Bond markets all over the world have come under significant selling pressure in recent weeks.
The election of Donald Trump has brought the so-called bond viglantes out of the woodwork amid speculation that Trump’s policies for trade and fiscal spending will bring inflation back to the US. The selling has US yields (which move inversely to bond prices) sharply higher. This rise, and the strongest US dollar in 14 years, is having a global impact as traders around the world try to keep spreads at least somewhat in line with the US market.
Then, on Wednesday, the Federal Reserve hiked its key interest rate by 25 basis points to a range of 0.50% to 0.75% and said it expected three more increases in 2017. And while the Fed has been notably bad at predicting rate hikes, the market must still price in the possibility of a more hawkish Fed.
Selling across much of the US complex on Thursday has yields higher by as much as 4 basis points, and up almost 20 bps in some parts of the curve since Wednesday’s Fed decision. Here’s a look at the scoreboard as of 7:26 a.m. ET:
- 2-year +2.1 bps @ 1.288% 3-year +4.1 bps @ 1.622% 5-year +4.7 bps @ 2.095% 7-year +4.5 bps @ 2.419% 10-year +3.5 bps @ 2.606% 30-year -0.3 bps @ 3.177%
The jump in yields takes the postelection move to 90 basis points at the long end and continues to flatten the curve. The US 30-year yield touched a low near 2.52% on election night. Since then, bear flattening has taken hold as traders have more aggressively sold the front end than the long end. The 5-30-year spread is together by another 4 basis points on Thursday, narrowing to 109 bps, a level last seen in September, after trading at 137 bps the day following the election.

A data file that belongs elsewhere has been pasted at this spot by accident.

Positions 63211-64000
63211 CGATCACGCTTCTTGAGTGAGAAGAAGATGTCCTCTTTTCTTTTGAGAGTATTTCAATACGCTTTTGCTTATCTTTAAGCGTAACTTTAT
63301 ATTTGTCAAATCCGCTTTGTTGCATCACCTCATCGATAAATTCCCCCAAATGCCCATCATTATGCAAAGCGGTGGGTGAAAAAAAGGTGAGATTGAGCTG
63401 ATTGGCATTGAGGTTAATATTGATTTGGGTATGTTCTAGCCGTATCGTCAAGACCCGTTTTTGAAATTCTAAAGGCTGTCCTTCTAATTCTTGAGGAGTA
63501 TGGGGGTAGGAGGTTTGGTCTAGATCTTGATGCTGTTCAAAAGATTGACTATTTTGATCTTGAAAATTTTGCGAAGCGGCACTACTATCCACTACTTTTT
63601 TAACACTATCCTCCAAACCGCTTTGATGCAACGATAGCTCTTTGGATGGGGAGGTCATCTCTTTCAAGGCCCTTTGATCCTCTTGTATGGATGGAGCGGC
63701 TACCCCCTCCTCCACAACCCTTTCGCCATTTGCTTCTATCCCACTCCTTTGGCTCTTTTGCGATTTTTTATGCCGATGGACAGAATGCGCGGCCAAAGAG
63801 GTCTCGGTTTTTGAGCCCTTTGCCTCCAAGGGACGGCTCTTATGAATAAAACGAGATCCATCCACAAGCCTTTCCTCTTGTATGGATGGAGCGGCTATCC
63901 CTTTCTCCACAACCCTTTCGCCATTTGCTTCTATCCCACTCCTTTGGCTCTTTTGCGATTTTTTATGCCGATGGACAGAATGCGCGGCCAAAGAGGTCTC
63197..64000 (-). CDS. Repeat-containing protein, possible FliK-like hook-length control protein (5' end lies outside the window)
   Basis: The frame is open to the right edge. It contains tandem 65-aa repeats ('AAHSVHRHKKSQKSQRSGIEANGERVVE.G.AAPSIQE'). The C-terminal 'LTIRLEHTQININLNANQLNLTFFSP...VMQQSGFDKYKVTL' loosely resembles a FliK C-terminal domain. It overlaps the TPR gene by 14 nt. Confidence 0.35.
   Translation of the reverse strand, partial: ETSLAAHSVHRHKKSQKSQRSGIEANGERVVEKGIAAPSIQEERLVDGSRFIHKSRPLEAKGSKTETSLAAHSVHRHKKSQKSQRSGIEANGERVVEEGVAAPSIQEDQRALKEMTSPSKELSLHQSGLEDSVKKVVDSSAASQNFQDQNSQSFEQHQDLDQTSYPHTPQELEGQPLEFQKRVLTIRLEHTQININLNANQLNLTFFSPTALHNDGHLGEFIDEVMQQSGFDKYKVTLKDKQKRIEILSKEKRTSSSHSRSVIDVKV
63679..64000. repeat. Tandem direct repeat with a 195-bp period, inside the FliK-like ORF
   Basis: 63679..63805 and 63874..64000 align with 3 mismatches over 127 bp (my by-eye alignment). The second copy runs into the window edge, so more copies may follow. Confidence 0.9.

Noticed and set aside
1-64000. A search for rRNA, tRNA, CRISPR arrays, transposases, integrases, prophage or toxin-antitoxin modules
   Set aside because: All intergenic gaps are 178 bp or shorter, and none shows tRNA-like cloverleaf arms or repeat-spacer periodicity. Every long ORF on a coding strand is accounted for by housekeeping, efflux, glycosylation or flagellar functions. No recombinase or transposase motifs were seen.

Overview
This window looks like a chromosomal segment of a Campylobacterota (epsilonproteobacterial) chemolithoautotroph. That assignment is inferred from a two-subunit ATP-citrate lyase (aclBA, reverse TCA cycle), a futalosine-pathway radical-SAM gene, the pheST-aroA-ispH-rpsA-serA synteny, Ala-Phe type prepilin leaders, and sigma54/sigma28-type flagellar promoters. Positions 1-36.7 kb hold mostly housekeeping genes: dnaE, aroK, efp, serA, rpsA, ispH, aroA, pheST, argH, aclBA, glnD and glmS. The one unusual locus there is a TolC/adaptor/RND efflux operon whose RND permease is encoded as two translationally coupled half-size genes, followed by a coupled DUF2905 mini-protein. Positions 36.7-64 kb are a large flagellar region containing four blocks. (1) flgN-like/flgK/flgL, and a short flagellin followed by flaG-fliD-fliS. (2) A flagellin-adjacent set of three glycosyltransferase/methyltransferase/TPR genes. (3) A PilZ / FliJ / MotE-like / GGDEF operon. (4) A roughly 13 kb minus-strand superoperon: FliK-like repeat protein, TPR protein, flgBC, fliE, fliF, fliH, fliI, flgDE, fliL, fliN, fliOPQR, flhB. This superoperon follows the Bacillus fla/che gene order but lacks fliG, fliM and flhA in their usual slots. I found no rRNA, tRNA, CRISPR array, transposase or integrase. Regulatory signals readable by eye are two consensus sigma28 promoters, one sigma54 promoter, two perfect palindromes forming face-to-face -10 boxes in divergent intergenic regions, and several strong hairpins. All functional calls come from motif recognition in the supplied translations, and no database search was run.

And Thursday’s selling isn’t just contained to the US. Bond markets in Asia and Europe are under pressure as well. Overnight, Japan’s 10-year yield climbed 3.2 bps to 8 bps. The Bank of Japan may be forced to fire up the printing press, as it recently announced a policy to target a 10-year yield of 0%.
In Europe, the UK 10-year is higher by 12 bps at 1.50% even though the Bank of England held its key interest rate at 0.25%, suggesting the economy is likely to see a slowdown. Aside from the move in the UK, Germany’s 10-year is up 6.7 bps at 36.2 bps and threatening its highest print since January. Peripheral Europe is under pressure as well, with the Greek 10-year up 19 bps at 7.16%.